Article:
Important Message from CTA’s Chief Executive, Bill Freeman

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I am writing to you as Chief Executive of the Community Transport Association (CTA) to let you know I received the following letter from the Department for Transport (DfT) yesterday evening. Please click the link below to view the letter.

Letter: The Issue and Use of Section 19 and Section 22 Permits for Road Passenger Transport in Great Britain.

First things first, I want to assure you that my team are already supporting the operator mentioned in the first part of the letter to manage this situation. This is a live case which hasn’t run its course so you’ll understand why I won’t comment further on this individual case.

I also wanted to immediately reach out to every other CTA member and explain what we are going to do next as your membership organisation.

It’s been just over two years since the European Commission required the UK Government to address how the EU directives on operator licensing were interpreted into UK law. Prior to that, and since, our sector has continually been subjected to challenges from a small group of commercial operators with regard to the awarding of Local Authority contracts.

Throughout that time, the CTA has urged everyone not to rush to judgement about the likely outcome and to wait until the DfT has stated its position and intended response. The letter I received yesterday contains that position, albeit in response to action being taken by DVSA following the complaint it had received.

In changing how it intends to interpret the definition of ‘non-commercial’ in future, the DfT’s actions are likely to have implication for many community transport operators. This is not the news that any of us wanted.

The implication is that those operators competing for Local Authority contracts using Section 19 and 22 Permits may need to do this under a PSV Operators Licence in future. It is less clear how other organisations that use Permits, but do not compete for contracts, will be affected with regards to the application of Driver CPC.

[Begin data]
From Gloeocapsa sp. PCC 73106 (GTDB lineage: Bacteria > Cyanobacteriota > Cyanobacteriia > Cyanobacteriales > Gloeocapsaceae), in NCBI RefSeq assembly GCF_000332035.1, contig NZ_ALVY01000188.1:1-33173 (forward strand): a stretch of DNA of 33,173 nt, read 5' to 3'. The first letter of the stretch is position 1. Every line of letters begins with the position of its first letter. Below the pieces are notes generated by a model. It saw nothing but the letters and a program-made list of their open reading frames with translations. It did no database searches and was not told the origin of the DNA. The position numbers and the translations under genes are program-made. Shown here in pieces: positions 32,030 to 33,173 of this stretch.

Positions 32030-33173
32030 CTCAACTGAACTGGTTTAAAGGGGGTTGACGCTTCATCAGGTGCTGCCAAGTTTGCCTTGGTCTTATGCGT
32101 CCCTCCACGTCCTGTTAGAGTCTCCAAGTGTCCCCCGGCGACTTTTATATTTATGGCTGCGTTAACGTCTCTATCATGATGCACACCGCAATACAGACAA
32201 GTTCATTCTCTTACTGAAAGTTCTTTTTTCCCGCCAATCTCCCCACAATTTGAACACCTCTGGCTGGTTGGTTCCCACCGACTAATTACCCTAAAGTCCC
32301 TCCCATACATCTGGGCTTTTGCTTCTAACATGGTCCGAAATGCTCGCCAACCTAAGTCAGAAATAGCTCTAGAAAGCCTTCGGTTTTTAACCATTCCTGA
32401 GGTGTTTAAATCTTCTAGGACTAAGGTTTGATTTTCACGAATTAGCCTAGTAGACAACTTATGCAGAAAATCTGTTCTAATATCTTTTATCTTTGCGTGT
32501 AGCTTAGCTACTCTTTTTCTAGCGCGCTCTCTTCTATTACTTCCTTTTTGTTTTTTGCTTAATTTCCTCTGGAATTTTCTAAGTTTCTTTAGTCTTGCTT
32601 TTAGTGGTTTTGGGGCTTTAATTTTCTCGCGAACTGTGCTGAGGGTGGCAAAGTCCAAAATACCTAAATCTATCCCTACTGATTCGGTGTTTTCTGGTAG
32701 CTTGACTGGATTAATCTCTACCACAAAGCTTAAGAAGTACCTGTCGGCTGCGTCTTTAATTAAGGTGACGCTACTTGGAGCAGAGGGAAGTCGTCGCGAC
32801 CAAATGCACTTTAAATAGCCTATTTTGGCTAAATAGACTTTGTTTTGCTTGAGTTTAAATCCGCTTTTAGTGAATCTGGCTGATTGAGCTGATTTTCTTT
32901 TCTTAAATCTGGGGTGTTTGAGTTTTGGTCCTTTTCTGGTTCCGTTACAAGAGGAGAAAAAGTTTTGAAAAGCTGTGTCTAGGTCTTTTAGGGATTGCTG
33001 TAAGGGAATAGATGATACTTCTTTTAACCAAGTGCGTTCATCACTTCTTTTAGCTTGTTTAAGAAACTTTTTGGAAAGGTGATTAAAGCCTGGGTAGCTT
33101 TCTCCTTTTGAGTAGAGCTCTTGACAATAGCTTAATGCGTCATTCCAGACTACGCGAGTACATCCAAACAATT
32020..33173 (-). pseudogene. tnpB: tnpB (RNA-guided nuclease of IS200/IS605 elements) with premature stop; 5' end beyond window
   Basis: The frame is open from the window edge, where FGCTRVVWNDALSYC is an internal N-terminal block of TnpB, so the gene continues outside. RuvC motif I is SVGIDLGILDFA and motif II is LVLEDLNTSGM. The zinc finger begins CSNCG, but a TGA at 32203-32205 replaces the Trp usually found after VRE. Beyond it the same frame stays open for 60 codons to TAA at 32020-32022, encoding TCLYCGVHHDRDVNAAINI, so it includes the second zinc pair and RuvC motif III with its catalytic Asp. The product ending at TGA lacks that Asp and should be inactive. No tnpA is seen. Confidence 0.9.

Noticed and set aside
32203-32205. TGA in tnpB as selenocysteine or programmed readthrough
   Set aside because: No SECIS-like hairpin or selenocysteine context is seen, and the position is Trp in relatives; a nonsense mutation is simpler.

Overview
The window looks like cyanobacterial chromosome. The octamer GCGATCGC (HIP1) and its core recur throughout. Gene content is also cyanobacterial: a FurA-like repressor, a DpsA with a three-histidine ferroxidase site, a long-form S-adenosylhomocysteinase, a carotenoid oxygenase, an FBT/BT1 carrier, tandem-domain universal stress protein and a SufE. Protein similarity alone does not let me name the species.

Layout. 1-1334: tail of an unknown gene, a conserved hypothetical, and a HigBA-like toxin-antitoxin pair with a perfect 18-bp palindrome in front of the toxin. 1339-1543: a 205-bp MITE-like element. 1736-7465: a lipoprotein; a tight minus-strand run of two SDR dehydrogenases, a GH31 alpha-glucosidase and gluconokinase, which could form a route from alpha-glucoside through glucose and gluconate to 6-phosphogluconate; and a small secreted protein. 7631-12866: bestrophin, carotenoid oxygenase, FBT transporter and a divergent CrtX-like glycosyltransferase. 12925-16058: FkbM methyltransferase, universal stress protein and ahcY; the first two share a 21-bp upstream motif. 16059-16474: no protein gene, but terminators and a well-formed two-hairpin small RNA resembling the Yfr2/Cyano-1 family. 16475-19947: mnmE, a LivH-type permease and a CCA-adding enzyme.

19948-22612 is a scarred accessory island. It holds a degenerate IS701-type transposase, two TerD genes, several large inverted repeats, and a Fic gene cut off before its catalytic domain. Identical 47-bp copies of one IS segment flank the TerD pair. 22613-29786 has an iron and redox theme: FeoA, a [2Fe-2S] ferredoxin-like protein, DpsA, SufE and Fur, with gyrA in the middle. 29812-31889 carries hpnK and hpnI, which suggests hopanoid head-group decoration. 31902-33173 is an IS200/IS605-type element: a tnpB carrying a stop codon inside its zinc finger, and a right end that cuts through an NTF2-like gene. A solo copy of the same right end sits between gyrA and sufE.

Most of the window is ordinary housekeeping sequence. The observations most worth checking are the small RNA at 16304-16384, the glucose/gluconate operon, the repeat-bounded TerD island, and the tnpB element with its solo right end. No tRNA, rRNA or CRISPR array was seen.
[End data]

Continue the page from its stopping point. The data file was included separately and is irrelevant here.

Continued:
Let us be clear, no where in any of this is DfT saying you are at fault for how you have been running your services. You have adhered to the commonly accepted interpretation of the regulations that all agencies, including the DfT, worked to and have done so in good faith. However the DfT is also saying that developments in our sector in recent decades should have led to them taking another look at the regulations to see whether the exemptions should still apply in the same way.

I am calling for four things to happen right now:

1) DVSA and other agencies should hold off taking action against organisations that are currently operating services using Section 19 and 22 Permits and where their drivers don’t hold Driver CPC until the UK Government’s consultation in the autumn is complete and to allow organisations time to review their operations and decide whether and how they move to an alternative arrangement.

2) Local Authorities and other public bodies that are currently holding contracts with community transport operators, for services being run under Section 19 and 22 Permits, should allow these contracts to continue and work with the operators to agree a process of moving to alternative arrangements. Local authorities should also see whether the services they ask community transport to run could be fulfilled under a grant agreement where no competitive tendering would be necessary.